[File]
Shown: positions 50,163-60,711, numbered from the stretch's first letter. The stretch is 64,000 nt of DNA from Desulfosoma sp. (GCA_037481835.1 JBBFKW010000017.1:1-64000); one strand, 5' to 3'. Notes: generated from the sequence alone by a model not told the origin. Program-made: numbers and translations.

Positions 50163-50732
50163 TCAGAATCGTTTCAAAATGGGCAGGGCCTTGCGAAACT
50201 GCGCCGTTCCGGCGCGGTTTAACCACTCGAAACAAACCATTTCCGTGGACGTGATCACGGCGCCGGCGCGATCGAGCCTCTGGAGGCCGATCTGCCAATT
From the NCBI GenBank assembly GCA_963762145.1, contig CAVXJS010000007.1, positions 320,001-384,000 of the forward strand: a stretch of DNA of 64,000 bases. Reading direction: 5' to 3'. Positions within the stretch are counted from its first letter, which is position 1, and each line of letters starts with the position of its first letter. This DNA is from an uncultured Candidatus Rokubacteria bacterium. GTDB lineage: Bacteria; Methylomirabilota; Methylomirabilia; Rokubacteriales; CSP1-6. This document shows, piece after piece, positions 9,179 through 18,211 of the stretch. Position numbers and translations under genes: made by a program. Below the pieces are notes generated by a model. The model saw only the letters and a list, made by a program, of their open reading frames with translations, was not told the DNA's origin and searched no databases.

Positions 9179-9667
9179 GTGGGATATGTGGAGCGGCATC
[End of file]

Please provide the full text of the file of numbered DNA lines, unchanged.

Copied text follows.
Shown: positions 50,163-60,711, numbered from the stretch's first letter. The stretch is 64,000 nt of DNA from Desulfosoma sp. (GCA_037481835.1 JBBFKW010000017.1:1-64000); one strand, 5' to 3'. Notes: generated from the sequence alone by a model not told the origin. Program-made: numbers and translations.

Positions 50163-50732
50163 TCAGAATCGTTTCAAAATGGGCAGGGCCTTGCGAAACT
50201 GCGCCGTTCCGGCGCGGTTTAACCACTCGAAACAAACCATTTCCGTGGACGTGATCACGGCGCCGGCGCGATCGAGCCTCTGGAGGCCGATCTGCCAATT
From the NCBI GenBank assembly GCA_963762145.1, contig CAVXJS010000007.1, positions 320,001-384,000 of the forward strand: a stretch of DNA of 64,000 bases. Reading direction: 5' to 3'. Positions within the stretch are counted from its first letter, which is position 1, and each line of letters starts with the position of its first letter. This DNA is from an uncultured Candidatus Rokubacteria bacterium. GTDB lineage: Bacteria; Methylomirabilota; Methylomirabilia; Rokubacteriales; CSP1-6. This document shows, piece after piece, positions 9,179 through 18,211 of the stretch. Position numbers and translations under genes: made by a program. Below the pieces are notes generated by a model. The model saw only the letters and a list, made by a program, of their open reading frames with translations, was not told the DNA's origin and searched no databases.

Positions 9179-9667
9179 GTGGGATATGTGGAGCGGCATC